print_farm

A 3D printer that can print most of the parts for a whole new printer, that was the idea behind the RepRap project, from which the Prusa i3 was born. But, the more printers you want to print, the more printers you need. And of course, also a lot of space. As you may know, in the summer of 2017, we moved to a new building. Here, we finally have enough space for a new print farm. At least for the time being 🙂

If there ever is a robot uprising, it will start on our print farm. The new farm has 300 printers. The planned capacity is to have 500 printers in summer 2018. The printer composition is a mix of Original Prusa I3 MK3 printers and MK2S with the addition of magnetic bed with removable steel sheet plates. Using them saves a ton of time during the print removal for the 15 workers working here. The farm operates 24/7.

All of the printed parts are made from PETG except for the fan-nozzle shroud, which is made from ABS to withstand higher temperatures. We use 2 kg spools to decrease the frequency of filament spool changes. Each printer can print a whole set of plastic parts for MK3 in 27 hours. Furthermore, the farm consumes about 3 tons of filament every month. With the maximum farm capacity, it will consume one ton of filament each week. Crazy!

When you take a look at our huge 3D printing farm you might ask yourself, “Wouldn’t it be better to just use injection molding?” Well, in some cases, it might. Even though a single mold can cost tens of thousands of dollars, it could be more effective. However, using 3D printing gives us one huge advantage – thanks to 24/7 heavy load we can keep innovating and upgrading our printers as we have to resolve every found issue. And in that case, injection molding is no longer a better solution. A 3D printer can also create much more complex parts than injection molding. And our workflow is also way simpler. As soon as we come up with a part improvement, we just test it, upload new gcode to the print farm and within hours we start shipping improved printers to our customers. Basically, we are leveraging one of the biggest advantages of 3D printing to the maximum.

Prusa Research printing farm (photo gallery)
From our video archives:
Printing farm (2015) | Printing farm (2016)

After the harvest, each printed part has to go through our thorough quality control, where it’s cleaned if necessary, holes get pre-drilled and its dimensions are verified. If a part does not hold up to our standard, it gets discarded.

So this how our farm looks at the beginning of the year 2018. What’s your setup, are you rocking a single printer or is your own small print farm already shaping up? Let us know in the comments 🙂

 

Comments

comments

10 thoughts on “Three hundred 3D printers in one room: A quick look to our printing farm

  1. I would like to know more about the overall process. How many persons do you have swapping parts/filament and setting up the farm. Do you print large batches of a single part or do you have each printer print an entire i3 part set together? If you have the 2S in the farm, how do you plan for filament swaps? At least with the MK3, you have a filament sensor to detect when you run out. What software are you using to control the farm? Octoprint or similar?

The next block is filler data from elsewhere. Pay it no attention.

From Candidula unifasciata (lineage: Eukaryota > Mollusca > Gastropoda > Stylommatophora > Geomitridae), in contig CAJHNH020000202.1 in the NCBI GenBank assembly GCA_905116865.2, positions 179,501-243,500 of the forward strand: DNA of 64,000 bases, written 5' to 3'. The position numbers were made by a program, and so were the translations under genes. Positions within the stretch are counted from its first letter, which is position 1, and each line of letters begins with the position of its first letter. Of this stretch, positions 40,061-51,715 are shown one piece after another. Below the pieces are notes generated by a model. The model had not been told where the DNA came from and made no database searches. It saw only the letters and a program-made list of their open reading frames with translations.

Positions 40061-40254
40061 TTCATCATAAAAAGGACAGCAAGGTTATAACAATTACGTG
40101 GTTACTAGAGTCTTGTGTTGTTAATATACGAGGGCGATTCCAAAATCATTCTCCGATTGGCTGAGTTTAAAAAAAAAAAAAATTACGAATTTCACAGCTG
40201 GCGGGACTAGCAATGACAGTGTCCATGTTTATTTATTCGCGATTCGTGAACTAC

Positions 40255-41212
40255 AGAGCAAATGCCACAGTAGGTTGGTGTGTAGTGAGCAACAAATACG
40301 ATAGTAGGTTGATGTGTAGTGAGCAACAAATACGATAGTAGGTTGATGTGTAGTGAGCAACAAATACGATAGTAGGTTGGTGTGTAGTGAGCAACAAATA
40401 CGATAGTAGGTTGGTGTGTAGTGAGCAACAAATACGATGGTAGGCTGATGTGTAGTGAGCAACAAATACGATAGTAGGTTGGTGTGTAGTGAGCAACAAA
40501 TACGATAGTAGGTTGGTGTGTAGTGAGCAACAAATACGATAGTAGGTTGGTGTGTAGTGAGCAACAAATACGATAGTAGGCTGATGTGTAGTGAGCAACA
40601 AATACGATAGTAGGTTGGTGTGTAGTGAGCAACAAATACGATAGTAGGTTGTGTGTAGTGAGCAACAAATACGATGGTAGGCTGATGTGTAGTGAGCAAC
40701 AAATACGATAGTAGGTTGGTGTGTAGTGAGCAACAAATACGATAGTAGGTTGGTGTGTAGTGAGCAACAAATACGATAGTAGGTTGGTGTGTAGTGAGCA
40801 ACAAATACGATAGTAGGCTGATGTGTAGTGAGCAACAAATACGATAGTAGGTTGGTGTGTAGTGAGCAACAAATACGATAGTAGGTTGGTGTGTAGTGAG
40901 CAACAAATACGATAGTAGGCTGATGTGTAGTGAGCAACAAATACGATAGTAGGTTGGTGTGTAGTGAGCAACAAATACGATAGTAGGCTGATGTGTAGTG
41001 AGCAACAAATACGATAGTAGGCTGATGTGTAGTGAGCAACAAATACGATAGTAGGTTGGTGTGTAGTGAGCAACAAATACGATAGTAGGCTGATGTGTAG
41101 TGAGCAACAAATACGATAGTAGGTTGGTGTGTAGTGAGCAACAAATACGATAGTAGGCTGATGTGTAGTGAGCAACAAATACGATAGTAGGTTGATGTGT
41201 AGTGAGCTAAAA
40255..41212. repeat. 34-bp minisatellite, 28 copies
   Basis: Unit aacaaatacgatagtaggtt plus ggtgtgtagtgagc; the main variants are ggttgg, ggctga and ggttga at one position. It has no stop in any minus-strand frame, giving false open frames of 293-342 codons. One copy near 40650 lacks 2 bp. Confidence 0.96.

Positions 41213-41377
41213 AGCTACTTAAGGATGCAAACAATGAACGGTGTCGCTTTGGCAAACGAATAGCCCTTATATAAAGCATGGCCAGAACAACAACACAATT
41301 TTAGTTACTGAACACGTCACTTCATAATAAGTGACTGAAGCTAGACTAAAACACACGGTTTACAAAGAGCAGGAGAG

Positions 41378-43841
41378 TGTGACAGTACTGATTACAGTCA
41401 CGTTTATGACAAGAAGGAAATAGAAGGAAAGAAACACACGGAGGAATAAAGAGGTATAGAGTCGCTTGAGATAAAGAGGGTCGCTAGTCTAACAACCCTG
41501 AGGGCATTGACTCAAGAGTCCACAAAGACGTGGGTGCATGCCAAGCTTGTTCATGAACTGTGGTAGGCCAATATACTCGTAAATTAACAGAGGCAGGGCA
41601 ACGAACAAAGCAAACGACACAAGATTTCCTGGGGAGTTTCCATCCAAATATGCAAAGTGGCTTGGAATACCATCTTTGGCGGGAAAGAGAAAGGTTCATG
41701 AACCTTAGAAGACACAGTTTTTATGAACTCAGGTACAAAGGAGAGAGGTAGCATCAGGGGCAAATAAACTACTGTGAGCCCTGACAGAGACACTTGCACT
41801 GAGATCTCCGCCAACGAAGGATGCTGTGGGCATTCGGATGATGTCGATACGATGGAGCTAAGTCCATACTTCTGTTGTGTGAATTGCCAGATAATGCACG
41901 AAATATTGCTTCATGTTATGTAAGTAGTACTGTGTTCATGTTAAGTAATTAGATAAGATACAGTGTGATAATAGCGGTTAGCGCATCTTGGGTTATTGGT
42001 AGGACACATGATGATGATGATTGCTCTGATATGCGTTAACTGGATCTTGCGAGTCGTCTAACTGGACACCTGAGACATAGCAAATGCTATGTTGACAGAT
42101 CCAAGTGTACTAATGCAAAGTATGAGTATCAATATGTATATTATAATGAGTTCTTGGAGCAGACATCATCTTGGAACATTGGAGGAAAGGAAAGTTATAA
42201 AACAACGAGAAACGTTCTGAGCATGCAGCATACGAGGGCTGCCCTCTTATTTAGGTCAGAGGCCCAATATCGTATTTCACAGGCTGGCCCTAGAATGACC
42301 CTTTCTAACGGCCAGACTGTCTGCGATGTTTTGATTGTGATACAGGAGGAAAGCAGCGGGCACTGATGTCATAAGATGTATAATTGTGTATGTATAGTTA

2. What kind of control software does it take to command 300 printers at once?
    Is the software developed in-house or is it some variation of an existing solution?
    How do you handle networking?

    So many questions. 😀

  3. That is pretty impressive. Watching this video, I find myself wondering one thing. What do you all do to prepare the pei surface for printing petg on it? I have heard that the petg sticks to the pei too well but in your video it looks like it releases with ease.

    • Printing PETG on PEI surface is easy. Just clean it with IPA (isopropyl alcohol) before the print, when the sheet is at room temperature. After the print, let the sheet cool down a bit, then flex it and the printed object will detach almost by itself.

  4. It occurs to me that few other makers use their own printers so intensively, and that means that the Prusa models are tested for long term use much more than the average manufactured product.

    • It’s called eating one’s own dogfood. Big deal in the software/internet industry – if you don’t trust your own product why should your customers trust your product? It’s fairly reassuring on the one hand, on the other; I’ve long argued Prusa should be (at least) having certain parts that don’t change often and are well-tested made the old fashioned way so they can push things out faster, just seemed sensible to me – 3d printing everything, all the time, at least with current technology isn’t ideal in production runs, though I do recognise the benefit in certain situations.

  5. You should provide a “factory tour” option with a guide, showing the full process of making the printers 🙂

  6. Hey Josef,

    Have you consider switching to Masterspools for your print farm?
    That would help quite a lot with the tons of empty spools. And it cuts costs too.

    Just a thought

  7. how do you ventilate that room?
    what is the temperature in the room? 🙂

    isn’t it unhealthy to work there?
    (i am currently building an enclosure for my i3 mk2s because i am kind of concerned about the fumes and i don’t have a workshop or garage.)

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